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Learning Something Good from Something Sad

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Important information if you are an organ donor or plan to be.

As many of you know, my Significant Other, Thomas Hawkins, passed away July 2nd. From the time you could add Organ Donor status to your driver’s license, Tom added it to his. He added it to his Living Will and his final directives. He was a firm believer in the benefits of the program. But when the time came, and he was placed on Hospice, the option of being an Organ Donor was not a possibility. The numerous serious health issues he experienced had taken a toll on his body. What I learned was that to be an Organ Donor, your organs must go from you to a living person. That wasn’t going to happen for him.

But fortunately for me, my son, Christopher, reached out to his sister-in-law, Jessica Yokubeak, (Christine’s sister) an Organ Donor Referral Manager for the Center for Organ Recovery & Education (CORE), to see if there was any opportunity. Jessica let him know that although organ donation was not an option, there were other programs that might be suitable. One that she explained was for using tissue to help with the K9 Search and Rescue training program. Because Tom was a big dog lover, this was perfect. And tissue donation can also save and heal lives i.e., burn victims. But being an organ donor does not automatically allow for all the various programs. Some require that you enroll separately.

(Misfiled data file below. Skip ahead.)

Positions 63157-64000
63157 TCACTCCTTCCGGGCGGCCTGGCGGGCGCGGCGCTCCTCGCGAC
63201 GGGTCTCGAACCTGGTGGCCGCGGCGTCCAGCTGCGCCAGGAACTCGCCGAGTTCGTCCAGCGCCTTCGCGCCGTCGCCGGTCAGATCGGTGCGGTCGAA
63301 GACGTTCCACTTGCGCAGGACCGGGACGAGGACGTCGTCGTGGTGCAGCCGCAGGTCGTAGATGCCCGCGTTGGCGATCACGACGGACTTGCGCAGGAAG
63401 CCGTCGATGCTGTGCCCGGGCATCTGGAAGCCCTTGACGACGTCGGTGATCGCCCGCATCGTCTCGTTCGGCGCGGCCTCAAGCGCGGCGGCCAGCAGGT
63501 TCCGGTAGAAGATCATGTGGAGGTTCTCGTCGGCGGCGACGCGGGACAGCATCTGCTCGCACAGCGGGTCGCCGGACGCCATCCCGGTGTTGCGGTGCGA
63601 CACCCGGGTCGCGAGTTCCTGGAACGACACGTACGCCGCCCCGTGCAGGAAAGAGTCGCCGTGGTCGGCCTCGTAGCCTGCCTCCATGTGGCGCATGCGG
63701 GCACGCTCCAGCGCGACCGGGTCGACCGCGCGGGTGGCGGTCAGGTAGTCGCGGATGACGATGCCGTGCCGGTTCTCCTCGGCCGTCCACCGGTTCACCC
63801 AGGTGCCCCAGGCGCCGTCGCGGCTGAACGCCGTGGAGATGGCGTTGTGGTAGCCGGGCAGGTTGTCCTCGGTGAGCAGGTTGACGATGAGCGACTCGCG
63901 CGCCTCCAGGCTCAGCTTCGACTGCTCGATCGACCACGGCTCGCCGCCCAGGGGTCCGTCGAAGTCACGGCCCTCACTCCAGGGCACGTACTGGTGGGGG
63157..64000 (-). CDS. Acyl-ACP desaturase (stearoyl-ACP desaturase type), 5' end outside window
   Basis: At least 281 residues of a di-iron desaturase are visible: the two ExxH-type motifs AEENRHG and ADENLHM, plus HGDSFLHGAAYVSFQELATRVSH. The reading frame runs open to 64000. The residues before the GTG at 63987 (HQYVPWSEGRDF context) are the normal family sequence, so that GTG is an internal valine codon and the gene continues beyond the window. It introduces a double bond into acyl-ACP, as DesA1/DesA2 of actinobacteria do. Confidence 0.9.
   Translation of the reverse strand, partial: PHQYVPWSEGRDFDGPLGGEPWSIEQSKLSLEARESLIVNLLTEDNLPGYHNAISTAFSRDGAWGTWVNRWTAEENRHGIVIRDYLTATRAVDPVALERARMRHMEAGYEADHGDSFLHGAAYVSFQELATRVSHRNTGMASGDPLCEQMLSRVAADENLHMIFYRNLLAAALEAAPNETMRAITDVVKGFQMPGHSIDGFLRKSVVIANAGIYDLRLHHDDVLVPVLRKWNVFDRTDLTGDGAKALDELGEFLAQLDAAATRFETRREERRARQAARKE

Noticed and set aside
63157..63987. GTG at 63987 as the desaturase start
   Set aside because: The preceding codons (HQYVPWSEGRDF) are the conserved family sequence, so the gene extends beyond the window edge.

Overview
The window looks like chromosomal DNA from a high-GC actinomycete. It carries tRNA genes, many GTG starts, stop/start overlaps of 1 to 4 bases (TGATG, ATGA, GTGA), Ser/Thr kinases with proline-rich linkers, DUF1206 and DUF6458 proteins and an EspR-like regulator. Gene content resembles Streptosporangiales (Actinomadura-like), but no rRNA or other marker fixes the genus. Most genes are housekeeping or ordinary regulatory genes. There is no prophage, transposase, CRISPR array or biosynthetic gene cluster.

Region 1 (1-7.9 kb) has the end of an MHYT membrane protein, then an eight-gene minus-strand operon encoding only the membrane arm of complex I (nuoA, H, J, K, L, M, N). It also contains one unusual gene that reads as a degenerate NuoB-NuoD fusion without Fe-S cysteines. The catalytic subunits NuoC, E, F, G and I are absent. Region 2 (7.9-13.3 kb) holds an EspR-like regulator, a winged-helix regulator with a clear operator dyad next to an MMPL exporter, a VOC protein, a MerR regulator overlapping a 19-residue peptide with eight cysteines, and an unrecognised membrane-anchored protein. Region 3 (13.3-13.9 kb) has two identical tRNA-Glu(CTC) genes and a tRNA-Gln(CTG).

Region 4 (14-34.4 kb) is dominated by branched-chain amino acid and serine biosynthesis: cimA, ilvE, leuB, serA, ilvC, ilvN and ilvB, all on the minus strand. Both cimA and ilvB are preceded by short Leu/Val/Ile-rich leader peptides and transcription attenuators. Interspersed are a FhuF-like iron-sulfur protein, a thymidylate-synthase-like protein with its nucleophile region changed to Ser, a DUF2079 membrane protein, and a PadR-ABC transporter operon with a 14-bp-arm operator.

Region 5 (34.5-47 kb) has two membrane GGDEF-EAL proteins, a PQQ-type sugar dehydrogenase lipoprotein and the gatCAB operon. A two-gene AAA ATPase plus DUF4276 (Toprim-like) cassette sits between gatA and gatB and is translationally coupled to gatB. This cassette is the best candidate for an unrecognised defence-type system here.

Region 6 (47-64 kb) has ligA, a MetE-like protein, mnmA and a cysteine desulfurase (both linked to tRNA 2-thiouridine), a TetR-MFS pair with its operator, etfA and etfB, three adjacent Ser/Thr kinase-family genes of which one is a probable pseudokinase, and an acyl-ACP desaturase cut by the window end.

And I was so grateful that Jessica was able to make this happen. As I was appointed as Tom’s Healthcare Power of Attorney, Jessica spent over an hour on the phone with me going through the necessary documents. She managed to get this all submitted early in the morning. Early that afternoon, Tom passed away leaving behind a legacy of helping others.

CORE took on the responsibility of transporting Tom from the facility where he had been living to the funeral home. They provided us with personalized prayer cards, and some other mementos of this special program. (For those who may be concerned, the services of CORE are free and may reduce the cost of final expenses.) Also, I learned that many nursing homes and assisted living facilities do not contact CORE even if you have notified the facility in advance that you are an Organ Donor. So, it is suggested that the family contact CORE directly.

So, if you have made the decision to be an organ donor as part of your final planning, you may want to see what other options are available if organ donation becomes a non-option for you.

For more information, Jessica would be happy to provide you with more details. She can be reached at
CORE by calling 412-963-3550, option #1 or 412-290-8375. 

– Mary Grace Musuneggi